• Good examples, though these props will be operating at *much* higher speeds and stresses than a motor glider, and the Osprey's props don't unfold in flight. Well they're not supposed to anyway.

    • You seem to know a good amount about the design of rocket systems. I have a question for you. If reentry is so difficult, why not split stages earlier, before it becomes such a challenge? Aren't the currently used stage timings optimized assuming no reuse? What if you optimize for cost, and assume first stage recovery, but require a more manageable (earlier) split?

      • by goodmanj ( 234846 ) on Sunday June 07, 2015 @01:29AM (#49859929)

        I don't do this for a living, so don't take me too seriously. The smaller you make the first stage, the more work must be done by the second stage, which means *it* must be bigger, increasing the useless mass that makes it into orbit. Also, the smaller the first stage is, the less it costs, so it's less valuable to recover...

        You're absolutely right that there's an optimization problem to be solved here, and that a rocket optimized for first stage recovery might look very different from a stock Ariane 5 with wings on the bottom. But this rocket *does* look like a stock Ariane 5 with wings on the bottom, which makes me worry that they haven't done the math.

    • 2) Looking at the videos, the design relies on folding propellers that deploy in flight. This is ... not an easy thing to do. I'm not aware of any aircraft larger than a duck that uses this technique, even on carrier-based aircraft where space is at a premium.

      Look to the world of motor gliders - notably the Stemme S10 [stemme.ag].

    • by Agripa ( 139780 )

      I am dubious about the added weight as well but the turbine engines would not require a stored oxidizer saving some weight. I assume their fuel would be stored in the small wings.

  • Simplified? (Score:5, Insightful)

    by cjameshuff ( 624879 ) on Saturday June 06, 2015 @09:39AM (#49855919) Homepage

    "The Airbus team concluded that SpaceX's design of returning the full stage to Earth could be simplified by separating the propulsion bay from the rest of the stage, protecting the motor on reentry and, using the winglets and turbofans, return horizontally to a conventional air strip."

    Interesting definition of "simplified" they're using. They're not even recovering the entire first stage, and they're basically bolting a jet airplane onto it to achieve that much. Propellant is as cheap as dirt, they're avoiding paying tens of thousands of dollars in propellant by instead paying for jet aircraft maintenance and operations and an entirely new set of cryogenic tankage and a substantial amount of aerospace vehicle structure for each flight. SpaceX is just making the first stage a bit bigger (and looking at things like additional propellant chilling to increase density) so it has the extra capacity required.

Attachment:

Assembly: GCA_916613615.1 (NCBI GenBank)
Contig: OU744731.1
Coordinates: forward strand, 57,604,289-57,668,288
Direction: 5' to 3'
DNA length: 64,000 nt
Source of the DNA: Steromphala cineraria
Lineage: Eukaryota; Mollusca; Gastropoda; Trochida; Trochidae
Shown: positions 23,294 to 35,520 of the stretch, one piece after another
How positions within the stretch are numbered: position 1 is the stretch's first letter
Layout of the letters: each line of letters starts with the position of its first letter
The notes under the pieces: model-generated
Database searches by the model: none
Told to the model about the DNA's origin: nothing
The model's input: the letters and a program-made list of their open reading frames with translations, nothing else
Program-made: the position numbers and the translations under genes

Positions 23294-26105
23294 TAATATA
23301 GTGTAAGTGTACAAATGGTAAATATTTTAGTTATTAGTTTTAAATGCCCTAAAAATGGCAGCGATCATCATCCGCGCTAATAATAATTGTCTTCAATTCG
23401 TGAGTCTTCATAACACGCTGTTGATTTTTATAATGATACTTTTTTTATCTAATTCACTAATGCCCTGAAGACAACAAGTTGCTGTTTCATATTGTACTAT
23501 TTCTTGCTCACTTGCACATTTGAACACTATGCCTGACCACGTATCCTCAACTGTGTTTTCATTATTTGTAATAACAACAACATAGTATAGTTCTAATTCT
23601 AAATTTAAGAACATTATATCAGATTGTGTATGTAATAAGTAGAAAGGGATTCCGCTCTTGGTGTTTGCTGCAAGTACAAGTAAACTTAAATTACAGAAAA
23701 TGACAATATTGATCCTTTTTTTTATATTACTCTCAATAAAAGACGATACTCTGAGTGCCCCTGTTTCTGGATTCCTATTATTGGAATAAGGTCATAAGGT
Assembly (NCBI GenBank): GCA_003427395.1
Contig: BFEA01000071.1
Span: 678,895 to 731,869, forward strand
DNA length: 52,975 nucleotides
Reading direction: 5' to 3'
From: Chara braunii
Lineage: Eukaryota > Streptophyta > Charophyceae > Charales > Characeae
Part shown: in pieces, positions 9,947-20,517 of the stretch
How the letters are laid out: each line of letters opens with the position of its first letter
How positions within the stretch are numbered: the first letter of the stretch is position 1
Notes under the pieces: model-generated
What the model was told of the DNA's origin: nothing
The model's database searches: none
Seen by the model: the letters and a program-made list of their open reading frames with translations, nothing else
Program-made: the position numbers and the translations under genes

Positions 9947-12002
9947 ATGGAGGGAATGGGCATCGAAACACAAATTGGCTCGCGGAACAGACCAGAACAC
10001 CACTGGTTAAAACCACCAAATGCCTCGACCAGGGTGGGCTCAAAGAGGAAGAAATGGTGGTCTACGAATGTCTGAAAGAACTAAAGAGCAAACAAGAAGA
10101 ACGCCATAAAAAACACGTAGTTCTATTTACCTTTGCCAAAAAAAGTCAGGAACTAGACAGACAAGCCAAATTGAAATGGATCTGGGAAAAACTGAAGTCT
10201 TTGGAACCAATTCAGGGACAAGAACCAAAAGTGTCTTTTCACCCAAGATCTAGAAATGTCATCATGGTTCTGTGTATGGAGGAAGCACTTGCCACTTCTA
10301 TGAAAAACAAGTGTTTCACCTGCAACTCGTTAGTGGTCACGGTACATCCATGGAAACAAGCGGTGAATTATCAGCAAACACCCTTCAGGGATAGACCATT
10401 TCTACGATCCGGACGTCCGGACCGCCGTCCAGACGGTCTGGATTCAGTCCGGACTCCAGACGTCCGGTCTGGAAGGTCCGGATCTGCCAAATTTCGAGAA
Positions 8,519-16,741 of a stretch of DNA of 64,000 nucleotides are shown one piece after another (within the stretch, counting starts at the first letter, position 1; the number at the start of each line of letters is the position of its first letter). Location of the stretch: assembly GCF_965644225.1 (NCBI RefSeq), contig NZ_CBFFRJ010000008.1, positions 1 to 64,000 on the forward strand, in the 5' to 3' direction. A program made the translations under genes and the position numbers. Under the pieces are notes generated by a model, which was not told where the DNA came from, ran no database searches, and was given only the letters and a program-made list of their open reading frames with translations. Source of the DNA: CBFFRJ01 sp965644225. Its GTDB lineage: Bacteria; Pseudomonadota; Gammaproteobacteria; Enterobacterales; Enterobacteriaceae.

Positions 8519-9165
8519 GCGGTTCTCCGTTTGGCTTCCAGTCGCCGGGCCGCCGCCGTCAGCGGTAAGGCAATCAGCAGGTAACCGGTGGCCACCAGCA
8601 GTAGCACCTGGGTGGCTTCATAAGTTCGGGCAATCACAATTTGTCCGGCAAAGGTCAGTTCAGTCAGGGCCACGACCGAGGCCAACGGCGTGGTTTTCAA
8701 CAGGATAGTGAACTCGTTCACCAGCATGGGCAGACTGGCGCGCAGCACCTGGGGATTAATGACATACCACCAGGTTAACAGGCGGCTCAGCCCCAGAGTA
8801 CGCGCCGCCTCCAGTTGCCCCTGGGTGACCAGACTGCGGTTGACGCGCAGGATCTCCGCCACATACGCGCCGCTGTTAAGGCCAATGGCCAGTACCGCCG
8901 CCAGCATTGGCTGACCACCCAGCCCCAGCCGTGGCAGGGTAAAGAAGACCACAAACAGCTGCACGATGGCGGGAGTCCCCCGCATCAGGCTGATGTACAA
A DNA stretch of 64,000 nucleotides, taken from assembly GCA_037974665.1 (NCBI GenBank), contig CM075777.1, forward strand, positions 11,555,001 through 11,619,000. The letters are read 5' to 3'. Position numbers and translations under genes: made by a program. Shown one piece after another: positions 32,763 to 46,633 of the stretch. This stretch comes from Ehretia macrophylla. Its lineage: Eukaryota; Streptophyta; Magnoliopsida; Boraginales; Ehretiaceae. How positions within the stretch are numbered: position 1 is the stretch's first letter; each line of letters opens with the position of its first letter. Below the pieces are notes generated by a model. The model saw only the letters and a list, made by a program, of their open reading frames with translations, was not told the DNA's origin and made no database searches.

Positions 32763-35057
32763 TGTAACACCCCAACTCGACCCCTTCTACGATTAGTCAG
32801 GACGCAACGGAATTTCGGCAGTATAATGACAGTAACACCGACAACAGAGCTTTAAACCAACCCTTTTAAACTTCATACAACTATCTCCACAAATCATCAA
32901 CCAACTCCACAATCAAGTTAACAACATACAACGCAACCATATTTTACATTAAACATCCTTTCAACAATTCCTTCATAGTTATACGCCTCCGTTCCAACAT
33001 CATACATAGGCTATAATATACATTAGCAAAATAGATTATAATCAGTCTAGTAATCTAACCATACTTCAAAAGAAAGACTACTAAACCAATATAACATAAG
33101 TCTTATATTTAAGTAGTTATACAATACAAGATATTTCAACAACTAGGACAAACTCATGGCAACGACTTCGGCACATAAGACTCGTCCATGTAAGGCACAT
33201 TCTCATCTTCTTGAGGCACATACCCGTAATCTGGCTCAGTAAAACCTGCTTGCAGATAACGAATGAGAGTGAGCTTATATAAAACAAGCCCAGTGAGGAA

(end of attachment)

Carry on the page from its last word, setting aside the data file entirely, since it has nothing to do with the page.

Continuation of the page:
"We are using an aerodynamic shield so that the motor is not subjected to such high stress on reentry"

    Thus solving an issue that SpaceX has already shown isn't actually a major problem...they have been regularly bringing entire intact first stages through reentry and down to sea level for some time now.

    As for SpaceX not "coming close"...their second attempt actually brought the vehicle to a halt on the landing pad, though with mangled landing gear, and the reasons for the control issues during the final burn are well understood. They are extremely close...odds are quite good that their third attempt (in a bit under 2 weeks) will be a success.

    • by 0123456 ( 636235 )

      Thus solving an issue that SpaceX has already shown isn't actually a major problem...they have been regularly bringing entire intact first stages through reentry and down to sea level for some time now.

      But, at this point, no-one knows how much work will be required to refurbish those stages and fly them again. Until we actually have one land intact, rather than inpieces, we won't know. It could turn out that this method is actually cheaper than SpaceX returning the entire stage, though I doubt it myself.

  • 30% launch cost reduction is a huge deal. It is considered good ROI in many areas, so things which previously could only break even become financially viable, and in fact a risk worth taking.

    Here's to hoping they keep true to the 30%!